on learning to love femininity

I used to wear dresses.

All kinds of dresses. Dresses with frills, with lace, with beautiful floral patterns; dresses that were simple or plain. I loved wearing pants under my dresses for some reason; my fashion never made much sense to anyone.

I’m not sure what happened.

By the time I was in middle school I was wearing boys basketball shorts and baseball caps; call it a personality change, and maybe it was healthy, but sometimes I wonder why I really did it. I can’t pinpoint the moment I first realized that the color pink was a “girls color” or that crying during an argument meant that you lost. Maybe I liked the tomboy style, or maybe I just wanted to be liked. Maybe it was a little bit of both.

I remember being a young girl and being afraid to say that I liked high heeled shoes. My mom never wore them because they hurt and my dad, well, he had some strong negative opinions on them and the women who wore them. So I added high heeled shoes to the list of things I would be made fun of for liking; lipstick, high heel shoes, certain TV shows with female leads; the list went on forever.

It wasn’t just my dad; I internalized all of the things boys said to me growing up. It wasn’t that I had crushes on them, I just wanted to be liked by them. I always tried to be one of the guys because these were the kinds of girls they respected; girls who played by the boys rules. Boys liked girls who could play sports and video games, girls who liked the right movies, didn’t post the wrong things, didn’t look a certain way; you couldn’t be too much of a tomboy so that people thought you were a lesbian, but you couldn’t be girly because that was seen as weak. It was a fierce balancing act.

I’m 23 and I hate how much I still want men to like me.

I can tell that they take me less seriously than they take men. I get criticized for being too sensitive or crying too much; men have never been taught how to cry or given the space. They don’t know how to handle my tears because they were never taught how. Its a fucking shame.

I am slowly learning to untie the knots of toxic masculinity and patriarchal lies in my life. It starts with the belief that femininity is weakness; that things that are considered traditionally feminine are also considered lesser. Female trends are not cringey. Female led media isn’t a joke. Female rappers are just as good, if not better, than their male counterparts. And women do not need to sacrifice their femininity to compete in the real world. We can be soft and, in fact, I encourage it. It takes strength to be able to remain soft and optimistic in a world that worships violence and power. It takes courage to feel every emotion rather than to numb them away.

One of my favorite shirts is an XL t-shirt with Ariana Grande’s album cover for “sweetener” on the front. I’m wearing it as I write this actually. I used to be afraid to listen to Ariana Grande because men made fun of her, pop music is considered not real music, and most people judge you for your taste in music. these days I try not to care; her music is fun to dance to and life is too short to spend it worrying about being cool.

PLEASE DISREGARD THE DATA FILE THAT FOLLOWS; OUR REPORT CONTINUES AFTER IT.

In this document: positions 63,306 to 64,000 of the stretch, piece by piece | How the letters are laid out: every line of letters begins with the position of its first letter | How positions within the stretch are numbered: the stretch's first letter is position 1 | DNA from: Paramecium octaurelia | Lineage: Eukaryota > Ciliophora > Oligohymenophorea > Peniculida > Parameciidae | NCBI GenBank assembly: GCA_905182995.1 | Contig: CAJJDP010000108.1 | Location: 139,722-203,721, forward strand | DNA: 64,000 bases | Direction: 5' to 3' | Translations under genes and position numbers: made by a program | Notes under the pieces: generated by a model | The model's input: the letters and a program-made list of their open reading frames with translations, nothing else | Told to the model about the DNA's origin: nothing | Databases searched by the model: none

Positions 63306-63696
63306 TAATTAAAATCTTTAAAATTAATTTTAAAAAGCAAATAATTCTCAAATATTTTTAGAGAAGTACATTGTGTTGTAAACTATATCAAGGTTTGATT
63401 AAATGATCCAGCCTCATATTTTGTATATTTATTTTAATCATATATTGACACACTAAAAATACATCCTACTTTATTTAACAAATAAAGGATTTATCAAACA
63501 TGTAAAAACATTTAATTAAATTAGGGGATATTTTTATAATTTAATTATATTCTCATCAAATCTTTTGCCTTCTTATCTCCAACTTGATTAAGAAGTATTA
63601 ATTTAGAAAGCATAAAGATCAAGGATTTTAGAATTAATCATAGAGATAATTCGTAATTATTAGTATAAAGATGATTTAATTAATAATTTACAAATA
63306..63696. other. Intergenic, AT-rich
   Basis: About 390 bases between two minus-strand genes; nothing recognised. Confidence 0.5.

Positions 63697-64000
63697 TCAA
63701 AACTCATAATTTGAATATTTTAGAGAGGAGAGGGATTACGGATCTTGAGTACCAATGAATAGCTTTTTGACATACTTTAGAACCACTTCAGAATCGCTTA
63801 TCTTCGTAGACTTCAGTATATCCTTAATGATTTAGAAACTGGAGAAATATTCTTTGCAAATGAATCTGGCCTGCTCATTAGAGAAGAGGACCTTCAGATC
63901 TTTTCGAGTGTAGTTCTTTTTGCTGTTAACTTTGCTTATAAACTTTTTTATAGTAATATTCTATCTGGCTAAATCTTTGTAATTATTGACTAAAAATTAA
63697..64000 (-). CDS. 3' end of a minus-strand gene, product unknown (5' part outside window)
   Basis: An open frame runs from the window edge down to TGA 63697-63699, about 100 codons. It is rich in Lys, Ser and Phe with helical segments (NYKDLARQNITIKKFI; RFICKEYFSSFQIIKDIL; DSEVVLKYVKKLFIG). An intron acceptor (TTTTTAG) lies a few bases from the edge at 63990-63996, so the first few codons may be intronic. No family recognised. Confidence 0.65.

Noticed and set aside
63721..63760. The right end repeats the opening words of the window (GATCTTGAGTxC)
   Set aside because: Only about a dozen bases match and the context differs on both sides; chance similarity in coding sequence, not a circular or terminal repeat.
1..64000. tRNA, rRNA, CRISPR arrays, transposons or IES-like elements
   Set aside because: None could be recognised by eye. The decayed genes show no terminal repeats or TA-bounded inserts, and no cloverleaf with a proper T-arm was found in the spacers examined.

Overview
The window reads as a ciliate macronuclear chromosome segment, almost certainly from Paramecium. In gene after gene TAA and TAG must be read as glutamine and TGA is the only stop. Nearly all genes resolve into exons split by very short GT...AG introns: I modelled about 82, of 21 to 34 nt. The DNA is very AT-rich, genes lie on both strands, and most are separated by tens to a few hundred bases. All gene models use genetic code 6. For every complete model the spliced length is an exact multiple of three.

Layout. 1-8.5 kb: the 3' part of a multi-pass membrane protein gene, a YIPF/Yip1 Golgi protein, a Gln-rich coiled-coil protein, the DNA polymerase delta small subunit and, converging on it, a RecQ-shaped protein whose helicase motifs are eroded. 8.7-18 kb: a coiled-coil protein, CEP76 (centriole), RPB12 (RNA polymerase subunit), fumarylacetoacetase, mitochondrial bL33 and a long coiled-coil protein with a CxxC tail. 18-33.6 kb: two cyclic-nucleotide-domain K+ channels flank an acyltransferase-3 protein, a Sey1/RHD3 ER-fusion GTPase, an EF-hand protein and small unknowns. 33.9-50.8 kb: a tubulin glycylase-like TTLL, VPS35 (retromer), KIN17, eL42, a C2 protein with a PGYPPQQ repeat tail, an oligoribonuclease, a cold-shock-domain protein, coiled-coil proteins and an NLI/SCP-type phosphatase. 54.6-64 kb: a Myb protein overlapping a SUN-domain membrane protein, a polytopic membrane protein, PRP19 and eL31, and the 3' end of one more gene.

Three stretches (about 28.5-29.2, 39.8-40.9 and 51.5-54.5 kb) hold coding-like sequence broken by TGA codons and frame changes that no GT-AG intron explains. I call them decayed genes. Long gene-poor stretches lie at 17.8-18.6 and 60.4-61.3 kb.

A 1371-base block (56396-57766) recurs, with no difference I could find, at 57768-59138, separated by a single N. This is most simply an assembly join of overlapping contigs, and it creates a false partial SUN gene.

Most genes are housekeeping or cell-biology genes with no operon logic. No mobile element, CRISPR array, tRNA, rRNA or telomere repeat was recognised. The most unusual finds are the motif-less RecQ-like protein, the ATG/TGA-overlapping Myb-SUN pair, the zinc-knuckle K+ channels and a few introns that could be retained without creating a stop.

Since I’ve tried to become more aware of the patriarchal influences on my life, I’ve realized how many movies I really don’t like; I don’t think Tarantino is a good director, I don’t like the glorification of violence, man are always dicks in movies, women are so often used as plot devices rather than as characters themselves, and I don’t need to pretend to ignore these tropes in movies simply because Hollywood has deemed the films “Good.” I’m tired of justifying violence and gore. I love movies with cheesy plots and happy endings; I love movies that are directed by women and show really strong, platonic female bonds. I love rom-coms and goofy movies. I wish we stopped having a separate genre for female movies as if they were a lesser form of film.

Toxic masculinity has bored me. I’m no longer interested in having fiery debates with men over feminism, I don’t care that men think my taste is inferior, and I won’t be wasting my breath to educate people who are set on upholding ancient patriarchal ideals. I’ve seen toxic masculinity ruin good men by telling them that in order to be a real man, they must shut out their emotions, keep a stiff upper lip, and worship the god of violence. I’m tired of the music in the industry that talks about women like they’re objects to be compared and contrasted; tried out and critiqued. I don’t think being a tough guy makes you interesting anymore.

It is okay to be soft. Dance like an idiot. Make stupid tiktoks. Do the makeup trend. fuck the patriarchy. I promise; it’s okay to be feminine. pink is not a bad color. and yes, you can be a badass in a skirt. you got this.

Published by Faith Marie

Finishing my Masters in Clinical Psychology; slowly becoming a researcher on religion + sexuality. until then, I also do photography. I am a lesbian, christian(ish), disabled, film nerd, artist + community organizer

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